Fillingim and the Braves took their three-run lead to the seventh, when Pittsburgh finally broke through. Traynor led off with a single off Fillingim’s glove and took third on a sharp opposite-field single to right by rookie Walter Mueller.
Grimm’s single off Holke’s glove at first drove in Traynor with the Pirates’ first run; Mueller stopped at second. After Mattox sacrificed the runners up, Gibson sent Ray Rohwer to bat for Glazner.
The lefty-swinging Rohwer had four pinch-hits in his six most recent appearances. He made it 5-for-7 by pushing a single into left, scoring Mueller and Grimm to tie the game.
Small ball soon put the Pirates ahead. Maranville bunted Rohwer to second, and Max Carey singled him home for a 4-3 lead.
Gibson summoned Moses Yellow Horse, who had earned the win in the series opener with five innings of one-hit relief; the 24-year-old right-hander pitched three more innings in the off-day exhibition. Yellow Horse retired the Braves in order in the eighth, then returned for the ninth.
The Pirates were two outs from victory after Traynor made what the Pittsburgh Gazette Times called a “great one-hand play” on Hod Ford’s inning-opening grounder, throwing across the diamond for the out.14 But the Braves rallied against Yellow Horse, who possibly was showing the strain of his recent workload.15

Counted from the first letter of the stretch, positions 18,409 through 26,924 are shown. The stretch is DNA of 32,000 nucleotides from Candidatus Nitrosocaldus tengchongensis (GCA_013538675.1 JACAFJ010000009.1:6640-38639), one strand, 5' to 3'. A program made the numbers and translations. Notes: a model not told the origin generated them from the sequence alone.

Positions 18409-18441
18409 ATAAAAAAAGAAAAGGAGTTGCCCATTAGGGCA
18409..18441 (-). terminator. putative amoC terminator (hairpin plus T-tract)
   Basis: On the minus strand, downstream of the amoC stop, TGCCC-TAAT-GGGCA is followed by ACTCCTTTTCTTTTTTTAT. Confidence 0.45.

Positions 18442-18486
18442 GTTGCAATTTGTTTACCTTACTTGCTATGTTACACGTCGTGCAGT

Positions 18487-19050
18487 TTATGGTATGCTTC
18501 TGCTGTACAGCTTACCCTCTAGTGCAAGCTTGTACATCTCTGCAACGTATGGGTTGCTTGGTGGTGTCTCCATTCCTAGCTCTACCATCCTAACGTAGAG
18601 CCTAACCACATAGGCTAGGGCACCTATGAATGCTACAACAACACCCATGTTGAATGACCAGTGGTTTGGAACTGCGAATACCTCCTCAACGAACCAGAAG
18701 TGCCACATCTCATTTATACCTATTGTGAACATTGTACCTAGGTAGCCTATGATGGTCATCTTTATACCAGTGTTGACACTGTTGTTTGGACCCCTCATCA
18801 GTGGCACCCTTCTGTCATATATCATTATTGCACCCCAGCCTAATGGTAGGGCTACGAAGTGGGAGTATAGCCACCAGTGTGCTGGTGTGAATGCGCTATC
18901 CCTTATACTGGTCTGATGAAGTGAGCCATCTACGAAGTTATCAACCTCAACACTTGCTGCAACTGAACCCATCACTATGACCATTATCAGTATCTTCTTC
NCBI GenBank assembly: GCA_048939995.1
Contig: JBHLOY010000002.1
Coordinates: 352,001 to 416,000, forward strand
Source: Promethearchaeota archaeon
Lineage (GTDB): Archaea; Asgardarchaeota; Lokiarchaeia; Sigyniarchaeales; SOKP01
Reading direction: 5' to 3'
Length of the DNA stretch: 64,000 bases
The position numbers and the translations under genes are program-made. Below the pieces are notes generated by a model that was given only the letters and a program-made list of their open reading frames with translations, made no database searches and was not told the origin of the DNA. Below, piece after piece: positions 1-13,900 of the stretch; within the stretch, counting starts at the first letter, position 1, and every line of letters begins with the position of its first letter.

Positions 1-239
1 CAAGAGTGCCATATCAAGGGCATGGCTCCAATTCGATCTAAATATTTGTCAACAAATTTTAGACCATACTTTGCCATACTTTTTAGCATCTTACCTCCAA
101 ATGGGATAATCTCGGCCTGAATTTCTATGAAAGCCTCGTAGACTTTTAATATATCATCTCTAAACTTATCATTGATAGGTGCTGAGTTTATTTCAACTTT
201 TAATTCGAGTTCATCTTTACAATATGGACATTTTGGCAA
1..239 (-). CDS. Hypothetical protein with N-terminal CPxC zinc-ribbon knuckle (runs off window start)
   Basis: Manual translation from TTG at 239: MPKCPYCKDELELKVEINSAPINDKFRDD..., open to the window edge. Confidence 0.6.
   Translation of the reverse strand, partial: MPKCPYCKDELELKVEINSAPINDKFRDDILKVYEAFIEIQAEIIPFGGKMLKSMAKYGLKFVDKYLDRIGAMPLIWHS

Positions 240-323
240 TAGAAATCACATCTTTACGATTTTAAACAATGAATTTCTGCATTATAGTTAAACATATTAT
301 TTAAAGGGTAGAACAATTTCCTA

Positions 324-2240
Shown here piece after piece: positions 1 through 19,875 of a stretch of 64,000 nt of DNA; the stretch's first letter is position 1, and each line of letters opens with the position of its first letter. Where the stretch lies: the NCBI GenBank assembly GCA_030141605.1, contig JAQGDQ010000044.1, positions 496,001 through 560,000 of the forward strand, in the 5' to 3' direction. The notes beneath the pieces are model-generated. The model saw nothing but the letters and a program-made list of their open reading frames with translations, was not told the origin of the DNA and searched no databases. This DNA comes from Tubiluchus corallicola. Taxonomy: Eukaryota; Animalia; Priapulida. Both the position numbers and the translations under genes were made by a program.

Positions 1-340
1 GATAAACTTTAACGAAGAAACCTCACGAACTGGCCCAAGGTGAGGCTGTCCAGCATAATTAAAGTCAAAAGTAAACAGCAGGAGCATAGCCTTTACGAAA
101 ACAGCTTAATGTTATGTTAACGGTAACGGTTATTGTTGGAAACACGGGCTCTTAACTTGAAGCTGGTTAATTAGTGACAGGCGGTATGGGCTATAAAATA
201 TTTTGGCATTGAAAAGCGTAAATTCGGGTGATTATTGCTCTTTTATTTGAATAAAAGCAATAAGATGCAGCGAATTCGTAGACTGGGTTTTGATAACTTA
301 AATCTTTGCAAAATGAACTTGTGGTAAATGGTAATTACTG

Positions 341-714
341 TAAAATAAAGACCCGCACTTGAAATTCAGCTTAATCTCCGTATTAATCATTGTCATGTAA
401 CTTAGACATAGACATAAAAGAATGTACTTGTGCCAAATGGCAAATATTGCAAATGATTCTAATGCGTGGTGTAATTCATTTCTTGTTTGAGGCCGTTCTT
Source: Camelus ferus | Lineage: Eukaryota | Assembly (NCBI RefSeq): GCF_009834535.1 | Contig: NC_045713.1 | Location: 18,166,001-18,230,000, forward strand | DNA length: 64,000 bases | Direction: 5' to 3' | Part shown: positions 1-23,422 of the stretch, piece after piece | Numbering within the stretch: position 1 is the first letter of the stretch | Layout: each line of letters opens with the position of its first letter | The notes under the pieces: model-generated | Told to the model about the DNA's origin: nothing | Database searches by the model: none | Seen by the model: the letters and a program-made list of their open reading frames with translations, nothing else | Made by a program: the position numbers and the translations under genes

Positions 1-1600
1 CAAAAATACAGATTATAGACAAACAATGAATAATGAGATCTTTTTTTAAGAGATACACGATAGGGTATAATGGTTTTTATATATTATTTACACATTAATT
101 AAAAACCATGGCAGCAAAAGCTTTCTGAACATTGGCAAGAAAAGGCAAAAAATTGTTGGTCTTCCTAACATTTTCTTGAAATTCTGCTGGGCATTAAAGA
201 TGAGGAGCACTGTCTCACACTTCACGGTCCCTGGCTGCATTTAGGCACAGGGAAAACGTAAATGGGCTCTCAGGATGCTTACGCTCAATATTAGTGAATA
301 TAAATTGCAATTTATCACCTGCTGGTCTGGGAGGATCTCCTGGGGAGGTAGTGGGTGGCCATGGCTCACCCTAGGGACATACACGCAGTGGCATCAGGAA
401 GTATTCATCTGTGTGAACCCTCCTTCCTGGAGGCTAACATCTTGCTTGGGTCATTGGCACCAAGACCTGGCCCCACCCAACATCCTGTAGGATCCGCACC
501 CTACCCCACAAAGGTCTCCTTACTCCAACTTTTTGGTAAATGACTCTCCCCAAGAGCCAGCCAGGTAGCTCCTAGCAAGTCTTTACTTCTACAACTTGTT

Gowdy doubled to right-center for what turned out to be Boston’s only extra-base hit of the game. Braves manager Fred Mitchell went to his bench, calling on Al Nixon to run for Gowdy and Lloyd Christenbury to bat for reliever Frank Miller. Christenbury singled off Maranville’s glove to push Nixon to third, and Ray Powell’s fly ball to left scored him with the tying run.
When Bigbee threw home, Christenbury took second, and the Braves were poised to go ahead. But baserunning let them down again. Maranville knocked down Kopf’s single, then saw Christenbury rounding third. He threw to Traynor for the tag, and the game remained tied.
Veteran Joe Oeschger, Boston’s third pitcher of the afternoon, retired the Pirates in order in the ninth, and the Braves went back after Yellow Horse in the 10th. Southworth led off with his third hit, a single to center. One out later, he took third on Boeckel’s single.
Holke followed with his third hit – and Boston’s 17th against Pirates pitching – scoring Southworth with the go-ahead run. Hal Carlson replaced Yellow Horse and induced Ford to hit into a double play, but the Braves took their 5-4 lead to the bottom of the 10th.